Digital Screens Cause Visual Consequences
by Austin Hayslip
Courtesy of A-State Department of Media
JONESBORO — “I think that we do use it in every single class, except for P.E.,” Samuel Creekmore said.
Instead of flipping the pages of a book, kids are scrolling to the next page on iPads. And that could be affecting their eyesight.
“More and more I’m seeing earlier and earlier detection of visual problems in children,” Dr. Megan Moll of Hilltop Eyecare & Optical said.
Moll said the increase in “screen time” for kids is causing some serious vision problems.
“A lot of times, it’s the increased near-point activities with the devices and increased screen time, holding things a little bit too close has shown to increase the amount of nearsightedness over time,” she said.
Mother of two Shaila Creekmore said her children had vision problems at an early age.
“Both of my boys do wear glasses. Samuel started wearing glasses in third grade; he’s now in seventh. Tyler started wearing glasses right at the beginning of third grade,” she said.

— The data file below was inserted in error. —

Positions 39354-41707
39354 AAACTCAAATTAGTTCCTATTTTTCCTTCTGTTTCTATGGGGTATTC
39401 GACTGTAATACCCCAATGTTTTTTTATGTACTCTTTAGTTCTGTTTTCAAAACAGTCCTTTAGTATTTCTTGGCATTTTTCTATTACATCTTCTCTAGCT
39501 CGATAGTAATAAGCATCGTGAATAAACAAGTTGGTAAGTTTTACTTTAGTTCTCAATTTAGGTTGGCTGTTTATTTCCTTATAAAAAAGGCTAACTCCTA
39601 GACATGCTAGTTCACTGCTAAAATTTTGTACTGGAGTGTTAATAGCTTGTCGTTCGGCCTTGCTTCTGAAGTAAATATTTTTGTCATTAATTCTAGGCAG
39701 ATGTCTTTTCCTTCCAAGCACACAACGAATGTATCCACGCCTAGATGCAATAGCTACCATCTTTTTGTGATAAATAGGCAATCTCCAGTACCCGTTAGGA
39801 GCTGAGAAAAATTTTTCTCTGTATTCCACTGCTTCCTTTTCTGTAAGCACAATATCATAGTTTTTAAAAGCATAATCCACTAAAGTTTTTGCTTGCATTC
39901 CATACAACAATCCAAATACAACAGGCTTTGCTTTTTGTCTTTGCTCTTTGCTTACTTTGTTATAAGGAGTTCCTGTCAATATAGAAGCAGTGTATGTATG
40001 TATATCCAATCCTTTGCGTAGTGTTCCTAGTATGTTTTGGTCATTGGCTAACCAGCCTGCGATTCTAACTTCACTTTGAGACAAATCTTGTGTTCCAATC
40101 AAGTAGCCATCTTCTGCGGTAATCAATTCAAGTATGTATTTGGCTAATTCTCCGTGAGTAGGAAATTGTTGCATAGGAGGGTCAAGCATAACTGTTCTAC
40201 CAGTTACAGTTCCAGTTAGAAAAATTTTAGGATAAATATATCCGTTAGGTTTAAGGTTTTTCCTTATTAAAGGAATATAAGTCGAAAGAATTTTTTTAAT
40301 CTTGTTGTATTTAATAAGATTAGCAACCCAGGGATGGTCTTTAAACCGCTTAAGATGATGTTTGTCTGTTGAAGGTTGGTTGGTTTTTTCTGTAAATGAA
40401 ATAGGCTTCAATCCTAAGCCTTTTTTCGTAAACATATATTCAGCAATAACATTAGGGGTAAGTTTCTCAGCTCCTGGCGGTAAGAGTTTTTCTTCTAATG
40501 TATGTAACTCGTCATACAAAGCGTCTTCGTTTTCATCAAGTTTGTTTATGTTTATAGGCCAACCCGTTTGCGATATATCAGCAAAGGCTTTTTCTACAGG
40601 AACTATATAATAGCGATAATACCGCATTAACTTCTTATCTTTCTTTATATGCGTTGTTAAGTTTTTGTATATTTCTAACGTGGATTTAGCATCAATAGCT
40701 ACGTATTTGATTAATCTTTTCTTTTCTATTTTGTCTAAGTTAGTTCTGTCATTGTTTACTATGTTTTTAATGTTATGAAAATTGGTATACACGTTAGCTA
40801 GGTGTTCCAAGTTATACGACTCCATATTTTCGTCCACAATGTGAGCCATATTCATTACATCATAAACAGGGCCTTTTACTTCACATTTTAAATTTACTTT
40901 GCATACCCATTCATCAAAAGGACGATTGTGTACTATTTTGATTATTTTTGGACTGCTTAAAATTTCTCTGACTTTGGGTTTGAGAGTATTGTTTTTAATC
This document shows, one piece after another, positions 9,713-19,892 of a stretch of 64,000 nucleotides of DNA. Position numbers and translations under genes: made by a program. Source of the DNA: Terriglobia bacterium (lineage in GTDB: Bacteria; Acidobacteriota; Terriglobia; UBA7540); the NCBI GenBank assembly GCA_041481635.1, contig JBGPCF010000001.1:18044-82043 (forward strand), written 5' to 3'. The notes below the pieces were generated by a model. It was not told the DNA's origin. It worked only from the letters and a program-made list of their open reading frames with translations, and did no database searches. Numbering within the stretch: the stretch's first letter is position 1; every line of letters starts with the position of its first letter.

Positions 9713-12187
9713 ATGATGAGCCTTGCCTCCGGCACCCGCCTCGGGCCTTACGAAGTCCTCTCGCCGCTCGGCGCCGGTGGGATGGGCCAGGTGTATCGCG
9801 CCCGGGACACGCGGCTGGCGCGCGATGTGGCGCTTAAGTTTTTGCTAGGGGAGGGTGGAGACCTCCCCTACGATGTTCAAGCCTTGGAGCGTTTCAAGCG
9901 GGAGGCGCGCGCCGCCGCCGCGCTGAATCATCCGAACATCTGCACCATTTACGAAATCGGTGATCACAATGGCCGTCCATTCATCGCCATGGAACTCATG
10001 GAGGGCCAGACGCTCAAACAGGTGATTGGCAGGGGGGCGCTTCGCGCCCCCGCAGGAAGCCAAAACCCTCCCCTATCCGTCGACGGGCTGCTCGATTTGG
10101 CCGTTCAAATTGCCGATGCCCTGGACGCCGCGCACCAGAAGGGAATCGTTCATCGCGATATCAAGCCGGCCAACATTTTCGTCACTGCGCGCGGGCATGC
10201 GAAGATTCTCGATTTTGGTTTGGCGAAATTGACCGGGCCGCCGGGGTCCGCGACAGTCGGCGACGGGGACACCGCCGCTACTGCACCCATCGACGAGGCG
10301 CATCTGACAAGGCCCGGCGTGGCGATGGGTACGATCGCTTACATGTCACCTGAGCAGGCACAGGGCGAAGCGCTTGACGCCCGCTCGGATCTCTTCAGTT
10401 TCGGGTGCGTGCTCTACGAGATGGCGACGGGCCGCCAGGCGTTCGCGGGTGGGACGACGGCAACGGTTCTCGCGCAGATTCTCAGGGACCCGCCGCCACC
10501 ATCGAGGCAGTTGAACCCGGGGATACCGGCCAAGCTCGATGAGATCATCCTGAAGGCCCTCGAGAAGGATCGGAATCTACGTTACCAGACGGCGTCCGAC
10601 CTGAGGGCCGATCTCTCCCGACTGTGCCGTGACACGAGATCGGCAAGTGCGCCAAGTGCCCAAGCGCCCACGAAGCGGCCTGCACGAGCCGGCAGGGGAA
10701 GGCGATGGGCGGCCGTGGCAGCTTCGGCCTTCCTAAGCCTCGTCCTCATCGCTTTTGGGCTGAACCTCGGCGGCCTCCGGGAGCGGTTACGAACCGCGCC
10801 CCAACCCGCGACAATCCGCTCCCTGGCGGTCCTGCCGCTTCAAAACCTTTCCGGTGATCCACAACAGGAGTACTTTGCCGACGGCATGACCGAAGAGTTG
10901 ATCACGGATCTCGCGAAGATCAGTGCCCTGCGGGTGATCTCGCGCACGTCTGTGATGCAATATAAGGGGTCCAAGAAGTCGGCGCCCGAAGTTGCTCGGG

Creekmore’s children aren’t just using devices too often. Findings from VSP Vision Care suggest by the time the average American child reaches the age of 17, they’ve spent nearly six years looking at digital devices.
“Computers and devices aren’t going away; technology is excellent. It’s definitely helped a lot with schools, but some things they can do is make sure the child takes breaks — every 20 minutes do something else,” Moll said.
She also suggests using a blue-light filter for children already wearing glasses or using night mode, a setting available on the iPhone. Another excellent option: spending time outdoors.